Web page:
Technology allows global classroom connections and collaboration BUT the majority of teachers are not taking the plunge. Why? They don’t know how to.

This comment left me wondering, what is it that teachers ‘don’t know’ how to do? Is there something different about collaborating with students as opposed to other educators? What does it mean to collaborate? Is it about tools? Is it about space and environment? Is it about perspectives? Or is it about pedagogy?

Using Doug Belshaw’s eight elements of digital literacies as a guide, it feels McGuran’s focus is on the cognitive, the tools and the processes involved. What feels overlooked is a critical discussion around the conditions required when collaborating. Here then are three other aspects to be considered in regards to communication and collaboration.

Can Everyone Collaborate

It can be easy to encourage everyone to get connect online and complete the circle. However, this overlooks the reality that not everyone is able to openly engage online. This is a point that Chris Wejr makes in regards to educators who for a range of reasons cannot share who they are online. Coming from the perspective of culture, Bali touches on the ignorance of culture and difference online, while danah boyd discusses the challenges associated with gender in regards to all things EdTech. For Graham Martin-Brown one of the problems is that different perspectives are often stymied. Although those like Michael Fullen preach the positives of collective efficacy and professional capital, this is often countered or corrupted by an inadvertent culture of competition produced by a grab for students and results, especially amongst secondary schools. On top of all this, Bill Fitzgerald touches on the inadvertent data and information captured as a part of being online.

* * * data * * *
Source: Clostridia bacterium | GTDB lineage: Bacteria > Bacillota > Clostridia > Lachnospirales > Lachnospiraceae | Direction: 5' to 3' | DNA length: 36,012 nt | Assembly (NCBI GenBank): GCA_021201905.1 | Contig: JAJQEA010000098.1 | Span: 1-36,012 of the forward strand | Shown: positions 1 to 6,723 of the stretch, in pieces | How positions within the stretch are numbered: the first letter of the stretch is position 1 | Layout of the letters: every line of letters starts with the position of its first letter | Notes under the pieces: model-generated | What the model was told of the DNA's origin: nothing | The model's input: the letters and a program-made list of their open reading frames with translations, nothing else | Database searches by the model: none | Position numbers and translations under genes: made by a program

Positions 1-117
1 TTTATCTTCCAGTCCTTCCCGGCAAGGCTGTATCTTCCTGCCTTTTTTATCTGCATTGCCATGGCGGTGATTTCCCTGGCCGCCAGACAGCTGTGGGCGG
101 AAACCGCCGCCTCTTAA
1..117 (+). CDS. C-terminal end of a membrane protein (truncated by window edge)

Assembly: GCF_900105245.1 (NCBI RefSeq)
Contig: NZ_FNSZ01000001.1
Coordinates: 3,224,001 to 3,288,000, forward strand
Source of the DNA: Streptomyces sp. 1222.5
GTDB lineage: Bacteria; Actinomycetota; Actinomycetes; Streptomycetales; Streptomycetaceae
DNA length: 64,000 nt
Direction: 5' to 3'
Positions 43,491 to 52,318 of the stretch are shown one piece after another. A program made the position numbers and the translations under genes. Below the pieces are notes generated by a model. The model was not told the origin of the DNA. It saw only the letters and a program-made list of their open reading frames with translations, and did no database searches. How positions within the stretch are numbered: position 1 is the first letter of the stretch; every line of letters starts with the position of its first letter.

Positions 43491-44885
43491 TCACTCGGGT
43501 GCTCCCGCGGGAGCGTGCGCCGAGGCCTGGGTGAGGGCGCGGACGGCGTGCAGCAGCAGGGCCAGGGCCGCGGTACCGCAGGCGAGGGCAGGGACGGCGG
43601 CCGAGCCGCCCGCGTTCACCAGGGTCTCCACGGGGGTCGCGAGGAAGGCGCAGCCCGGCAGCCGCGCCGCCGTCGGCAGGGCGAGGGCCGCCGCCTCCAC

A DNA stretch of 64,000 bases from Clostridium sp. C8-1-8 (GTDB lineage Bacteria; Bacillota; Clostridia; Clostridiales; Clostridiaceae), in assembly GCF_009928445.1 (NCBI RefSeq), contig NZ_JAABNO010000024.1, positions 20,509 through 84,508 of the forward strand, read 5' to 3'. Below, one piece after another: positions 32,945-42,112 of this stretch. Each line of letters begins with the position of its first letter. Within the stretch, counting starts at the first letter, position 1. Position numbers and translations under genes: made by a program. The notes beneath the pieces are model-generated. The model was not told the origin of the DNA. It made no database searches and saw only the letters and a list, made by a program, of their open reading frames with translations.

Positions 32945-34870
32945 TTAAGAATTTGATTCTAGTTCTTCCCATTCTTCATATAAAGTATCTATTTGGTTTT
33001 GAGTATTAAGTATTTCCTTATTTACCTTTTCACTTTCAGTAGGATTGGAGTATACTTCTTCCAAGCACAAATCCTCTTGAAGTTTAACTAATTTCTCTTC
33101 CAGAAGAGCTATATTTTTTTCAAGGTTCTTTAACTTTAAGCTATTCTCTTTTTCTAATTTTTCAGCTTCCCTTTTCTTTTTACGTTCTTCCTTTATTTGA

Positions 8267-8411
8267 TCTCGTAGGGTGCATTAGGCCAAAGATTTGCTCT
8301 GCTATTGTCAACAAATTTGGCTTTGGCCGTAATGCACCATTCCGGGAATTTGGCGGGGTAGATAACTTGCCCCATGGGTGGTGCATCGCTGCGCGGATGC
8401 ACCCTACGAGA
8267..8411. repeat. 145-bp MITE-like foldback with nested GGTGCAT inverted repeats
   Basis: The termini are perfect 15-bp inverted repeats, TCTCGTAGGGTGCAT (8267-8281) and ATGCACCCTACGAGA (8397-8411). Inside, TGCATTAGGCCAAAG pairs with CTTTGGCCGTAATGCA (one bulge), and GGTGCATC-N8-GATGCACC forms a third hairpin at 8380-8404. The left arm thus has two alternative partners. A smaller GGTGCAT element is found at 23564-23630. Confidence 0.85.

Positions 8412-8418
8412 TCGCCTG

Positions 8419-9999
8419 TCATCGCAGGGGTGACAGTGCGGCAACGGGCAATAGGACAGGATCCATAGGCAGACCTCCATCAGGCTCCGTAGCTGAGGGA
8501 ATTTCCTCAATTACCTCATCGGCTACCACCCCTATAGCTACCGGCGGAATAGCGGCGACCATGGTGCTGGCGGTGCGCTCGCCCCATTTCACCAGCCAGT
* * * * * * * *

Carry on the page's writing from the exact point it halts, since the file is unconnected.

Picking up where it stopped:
Appropriate Attribution

The global collaboration McGuran touches upon is often built upon a culture of sharing. Whether it be sourcing images via Flickr or building upon a project posted on GitHub, there are many spaces dedicated to building on the ideas of others. The problem is that such generosity can come at a cost. Although Alan Levine encourages attribution by default, Maha Bali highlights that this is not always enough. Deb Netolicky in her own reflection wonders if using work without attribution is morally corrupt. Whatever the point of view, there is always a risk to hospitality.

Purpose or Process

David Weinberger argues that the smartest person in the room is the room. The problem is that simply being in the room is not enough. Sometimes the purpose and intent is not always clear. Other times, as Gary Stager highlights, there simply is no need. As Mike Caulfield points, the key is not the technology, but how it is used. An example of this is the DigiPo project. When I think about my collaboration with Steve Brophy, we started with a why. Although it could have been done individually, together we refined our thinking and created something unique.


I recognise that technology has a part to play in regards to communication and collaboration. Surely though this is only one part?

So what about you? Have you had any experiences of collaboration? As always, comments welcome.


If you enjoy what you read here, feel free to sign up for my monthly newsletter to catch up on all things learning, edtech and storytelling.